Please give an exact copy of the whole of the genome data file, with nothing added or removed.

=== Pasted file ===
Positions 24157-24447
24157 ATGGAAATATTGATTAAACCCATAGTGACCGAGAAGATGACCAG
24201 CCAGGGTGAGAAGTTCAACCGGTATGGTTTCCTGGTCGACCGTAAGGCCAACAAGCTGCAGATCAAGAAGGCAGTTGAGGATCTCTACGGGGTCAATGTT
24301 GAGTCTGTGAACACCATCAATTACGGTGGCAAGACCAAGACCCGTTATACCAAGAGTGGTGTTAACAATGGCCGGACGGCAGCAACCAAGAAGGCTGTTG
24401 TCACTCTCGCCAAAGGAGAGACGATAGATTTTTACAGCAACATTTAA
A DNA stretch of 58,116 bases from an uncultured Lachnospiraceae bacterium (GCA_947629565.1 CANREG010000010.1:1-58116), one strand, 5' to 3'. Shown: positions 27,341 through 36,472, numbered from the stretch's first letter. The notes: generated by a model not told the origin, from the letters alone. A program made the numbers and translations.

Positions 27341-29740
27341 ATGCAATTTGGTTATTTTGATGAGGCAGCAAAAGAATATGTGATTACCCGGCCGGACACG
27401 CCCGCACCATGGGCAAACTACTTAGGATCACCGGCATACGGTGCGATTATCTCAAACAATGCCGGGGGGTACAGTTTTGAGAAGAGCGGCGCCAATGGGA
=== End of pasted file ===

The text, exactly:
Positions 24157-24447
24157 ATGGAAATATTGATTAAACCCATAGTGACCGAGAAGATGACCAG
24201 CCAGGGTGAGAAGTTCAACCGGTATGGTTTCCTGGTCGACCGTAAGGCCAACAAGCTGCAGATCAAGAAGGCAGTTGAGGATCTCTACGGGGTCAATGTT
24301 GAGTCTGTGAACACCATCAATTACGGTGGCAAGACCAAGACCCGTTATACCAAGAGTGGTGTTAACAATGGCCGGACGGCAGCAACCAAGAAGGCTGTTG
24401 TCACTCTCGCCAAAGGAGAGACGATAGATTTTTACAGCAACATTTAA
A DNA stretch of 58,116 bases from an uncultured Lachnospiraceae bacterium (GCA_947629565.1 CANREG010000010.1:1-58116), one strand, 5' to 3'. Shown: positions 27,341 through 36,472, numbered from the stretch's first letter. The notes: generated by a model not told the origin, from the letters alone. A program made the numbers and translations.

Positions 27341-29740
27341 ATGCAATTTGGTTATTTTGATGAGGCAGCAAAAGAATATGTGATTACCCGGCCGGACACG
27401 CCCGCACCATGGGCAAACTACTTAGGATCACCGGCATACGGTGCGATTATCTCAAACAATGCCGGGGGGTACAGTTTTGAGAAGAGCGGCGCCAATGGGA